All Census of Agriculture respondents, except those living in remote and northern areas, were asked to mail back their completed questionnaires in the pre-addressed, postage-paid envelopes provided. In remote or northern areas of the country, enumerators visited the agricultural operations and completed the form by interviewing the farm operator.
In 2006, Statistics Canada offered the option of completing the Census of Population or Census of Agriculture questionnaires over the Internet. Instructions for accessing the website address and the Internet forms were included on the paper questionnaires delivered to respondents. Once the appropriate questionnaire was selected, the respondent entered an access code, provided in the instructions. This authenticated users and confirmed that a questionnaire was received from that household. A single portal, or entry point, was used for both the agriculture and population questionnaires. The Internet version also included navigational aids, drop-down menus, and online edits.
Respondents mailed completed paper questionnaires to the Data Processing Centre. The online questionnaires were transmitted directly to the centre. Data from the paper questionnaires were captured using automated capture technologies.
Automated edits were then performed to verify for completeness, consistency and coverage. In previous censuses, these edits were completed manually by the enumerators. Where necessary, failed edit follow-up was conducted by an interviewer who contacted the respondent and completed the information, using a computer-assisted telephone interview application.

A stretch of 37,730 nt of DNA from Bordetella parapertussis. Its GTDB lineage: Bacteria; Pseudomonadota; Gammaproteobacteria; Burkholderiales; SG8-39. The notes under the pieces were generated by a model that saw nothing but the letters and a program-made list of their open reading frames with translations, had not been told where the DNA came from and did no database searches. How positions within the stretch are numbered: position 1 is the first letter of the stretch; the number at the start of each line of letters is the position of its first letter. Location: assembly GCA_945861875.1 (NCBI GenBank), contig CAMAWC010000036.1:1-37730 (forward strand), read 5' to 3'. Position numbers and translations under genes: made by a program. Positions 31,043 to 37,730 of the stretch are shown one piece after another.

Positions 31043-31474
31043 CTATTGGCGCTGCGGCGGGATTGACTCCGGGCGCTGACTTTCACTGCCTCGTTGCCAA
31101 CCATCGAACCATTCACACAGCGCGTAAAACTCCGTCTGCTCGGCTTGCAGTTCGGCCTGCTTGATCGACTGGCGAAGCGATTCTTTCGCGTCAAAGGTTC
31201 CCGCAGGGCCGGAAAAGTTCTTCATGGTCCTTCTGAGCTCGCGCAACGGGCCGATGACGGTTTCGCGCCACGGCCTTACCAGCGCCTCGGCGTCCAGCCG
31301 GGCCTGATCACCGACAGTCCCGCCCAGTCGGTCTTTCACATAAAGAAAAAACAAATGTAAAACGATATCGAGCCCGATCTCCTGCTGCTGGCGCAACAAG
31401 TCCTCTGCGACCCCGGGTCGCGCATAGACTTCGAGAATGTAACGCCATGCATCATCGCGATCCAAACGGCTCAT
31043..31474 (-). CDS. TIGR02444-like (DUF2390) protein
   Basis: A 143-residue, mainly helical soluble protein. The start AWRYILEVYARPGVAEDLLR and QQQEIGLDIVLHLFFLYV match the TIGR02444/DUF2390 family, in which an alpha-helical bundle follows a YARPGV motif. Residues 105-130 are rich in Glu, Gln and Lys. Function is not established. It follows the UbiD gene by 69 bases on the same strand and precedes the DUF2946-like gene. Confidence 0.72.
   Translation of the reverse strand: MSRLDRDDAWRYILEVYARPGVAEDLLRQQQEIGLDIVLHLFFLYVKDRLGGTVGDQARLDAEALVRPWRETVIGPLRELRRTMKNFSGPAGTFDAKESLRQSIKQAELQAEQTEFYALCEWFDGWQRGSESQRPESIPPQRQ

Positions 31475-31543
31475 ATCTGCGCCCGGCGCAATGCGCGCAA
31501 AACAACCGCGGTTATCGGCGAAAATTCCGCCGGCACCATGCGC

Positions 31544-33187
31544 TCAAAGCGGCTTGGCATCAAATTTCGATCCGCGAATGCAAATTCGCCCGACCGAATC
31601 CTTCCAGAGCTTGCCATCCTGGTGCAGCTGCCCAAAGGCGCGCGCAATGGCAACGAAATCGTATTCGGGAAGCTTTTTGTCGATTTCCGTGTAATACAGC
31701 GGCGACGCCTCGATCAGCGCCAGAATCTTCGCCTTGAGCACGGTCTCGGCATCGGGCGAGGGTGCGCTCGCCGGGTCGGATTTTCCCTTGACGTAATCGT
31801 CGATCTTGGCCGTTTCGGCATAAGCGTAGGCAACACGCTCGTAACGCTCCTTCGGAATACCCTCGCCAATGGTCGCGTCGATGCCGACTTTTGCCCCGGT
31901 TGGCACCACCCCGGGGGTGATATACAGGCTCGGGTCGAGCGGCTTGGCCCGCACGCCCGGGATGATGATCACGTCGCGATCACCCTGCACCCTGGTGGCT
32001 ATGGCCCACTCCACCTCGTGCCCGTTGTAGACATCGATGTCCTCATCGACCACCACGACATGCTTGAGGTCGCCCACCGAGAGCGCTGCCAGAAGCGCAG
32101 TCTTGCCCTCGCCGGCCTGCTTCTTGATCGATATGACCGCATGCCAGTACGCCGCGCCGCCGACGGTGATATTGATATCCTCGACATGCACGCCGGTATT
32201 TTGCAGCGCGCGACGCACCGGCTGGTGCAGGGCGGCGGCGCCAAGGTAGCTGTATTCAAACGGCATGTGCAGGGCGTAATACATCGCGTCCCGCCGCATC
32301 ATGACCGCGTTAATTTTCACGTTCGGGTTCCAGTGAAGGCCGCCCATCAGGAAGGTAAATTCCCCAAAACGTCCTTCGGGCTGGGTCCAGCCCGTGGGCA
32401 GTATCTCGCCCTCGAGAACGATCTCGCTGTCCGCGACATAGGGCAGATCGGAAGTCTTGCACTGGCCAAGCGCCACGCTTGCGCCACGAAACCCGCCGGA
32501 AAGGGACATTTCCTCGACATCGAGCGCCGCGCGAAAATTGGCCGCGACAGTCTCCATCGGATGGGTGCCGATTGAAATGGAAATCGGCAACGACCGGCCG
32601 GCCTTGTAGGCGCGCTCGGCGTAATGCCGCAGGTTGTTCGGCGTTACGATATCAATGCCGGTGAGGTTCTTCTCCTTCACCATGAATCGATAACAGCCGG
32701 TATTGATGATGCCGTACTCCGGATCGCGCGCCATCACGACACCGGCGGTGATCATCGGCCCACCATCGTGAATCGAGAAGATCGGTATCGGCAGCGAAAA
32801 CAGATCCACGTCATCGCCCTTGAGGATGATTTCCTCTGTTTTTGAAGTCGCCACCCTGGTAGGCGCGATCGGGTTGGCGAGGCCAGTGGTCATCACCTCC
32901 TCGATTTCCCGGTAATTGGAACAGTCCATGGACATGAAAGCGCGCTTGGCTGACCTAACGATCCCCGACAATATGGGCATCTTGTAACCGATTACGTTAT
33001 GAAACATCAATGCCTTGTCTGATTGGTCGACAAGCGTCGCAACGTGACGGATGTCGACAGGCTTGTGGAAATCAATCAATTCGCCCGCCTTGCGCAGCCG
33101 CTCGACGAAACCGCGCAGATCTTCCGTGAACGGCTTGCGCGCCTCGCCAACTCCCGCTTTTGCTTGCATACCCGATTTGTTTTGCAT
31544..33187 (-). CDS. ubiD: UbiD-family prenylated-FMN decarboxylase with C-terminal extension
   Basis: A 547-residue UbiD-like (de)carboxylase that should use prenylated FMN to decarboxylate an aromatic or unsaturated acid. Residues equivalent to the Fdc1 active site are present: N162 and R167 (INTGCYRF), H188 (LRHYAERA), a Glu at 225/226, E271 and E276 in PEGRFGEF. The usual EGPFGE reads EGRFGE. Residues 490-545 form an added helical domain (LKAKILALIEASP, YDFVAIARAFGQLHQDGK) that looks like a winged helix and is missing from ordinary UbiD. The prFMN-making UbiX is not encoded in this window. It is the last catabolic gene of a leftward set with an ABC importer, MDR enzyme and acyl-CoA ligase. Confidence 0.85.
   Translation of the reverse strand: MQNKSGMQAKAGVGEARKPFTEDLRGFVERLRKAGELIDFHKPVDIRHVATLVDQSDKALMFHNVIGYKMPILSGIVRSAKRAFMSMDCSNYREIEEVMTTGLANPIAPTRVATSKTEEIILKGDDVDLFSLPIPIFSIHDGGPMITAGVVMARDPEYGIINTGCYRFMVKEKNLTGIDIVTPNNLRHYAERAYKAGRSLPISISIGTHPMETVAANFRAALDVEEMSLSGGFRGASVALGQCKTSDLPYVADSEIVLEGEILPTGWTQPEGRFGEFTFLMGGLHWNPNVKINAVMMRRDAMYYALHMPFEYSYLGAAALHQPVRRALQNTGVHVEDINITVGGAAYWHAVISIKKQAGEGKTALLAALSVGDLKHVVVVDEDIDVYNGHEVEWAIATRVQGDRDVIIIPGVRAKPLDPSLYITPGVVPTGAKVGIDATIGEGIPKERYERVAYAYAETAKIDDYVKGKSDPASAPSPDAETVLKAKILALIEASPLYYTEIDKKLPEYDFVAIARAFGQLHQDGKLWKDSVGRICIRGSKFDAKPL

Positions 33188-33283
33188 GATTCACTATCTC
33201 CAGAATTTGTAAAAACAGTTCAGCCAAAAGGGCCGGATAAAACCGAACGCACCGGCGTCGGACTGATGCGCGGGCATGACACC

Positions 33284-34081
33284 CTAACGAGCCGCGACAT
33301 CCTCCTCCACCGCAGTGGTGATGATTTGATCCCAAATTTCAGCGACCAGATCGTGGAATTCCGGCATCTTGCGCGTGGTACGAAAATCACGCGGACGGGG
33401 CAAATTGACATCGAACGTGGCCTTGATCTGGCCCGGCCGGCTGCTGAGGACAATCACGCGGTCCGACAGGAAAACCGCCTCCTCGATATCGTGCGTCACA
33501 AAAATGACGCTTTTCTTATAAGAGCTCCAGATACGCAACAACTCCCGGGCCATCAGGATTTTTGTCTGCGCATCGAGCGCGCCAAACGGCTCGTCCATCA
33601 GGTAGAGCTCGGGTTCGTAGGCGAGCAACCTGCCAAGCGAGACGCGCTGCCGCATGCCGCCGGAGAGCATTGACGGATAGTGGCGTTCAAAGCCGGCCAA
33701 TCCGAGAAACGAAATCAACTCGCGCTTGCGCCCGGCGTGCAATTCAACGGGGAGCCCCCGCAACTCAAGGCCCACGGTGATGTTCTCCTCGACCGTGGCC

A special data collection process was developed to handle the increasingly complex structure of large integrated agricultural operations. Each operation's business structure was profiled to determine which of its components were to be enumerated and how many questionnaires needed to be completed. The required number of questionnaires was sent to a contact within the operation. Once completed, they were mailed back to the Data Processing Centre, where they were edited before being incorporated into the regular census processing flow.
In the months leading up to the census, the Census Communications Program promoted both the Census of Agriculture and the Census of Population. The campaign informed respondents about Census Day, and reminded them of the importance of completing the questionnaire and returning it promptly. A variety of separate promotional materials were developed for the Census of Agriculture and distributed to various agricultural organizations, producer groups and the farm media. They were also distributed at a number of farm shows and agricultural conferences, and displayed by businesses in rural areas. The program also solicited third-party support from government and agricultural organizations and corporations. In addition, a series of advertisements ran in the major agricultural trade magazines and newspapers and were aired on farm radio stations during the few weeks leading up to May 16.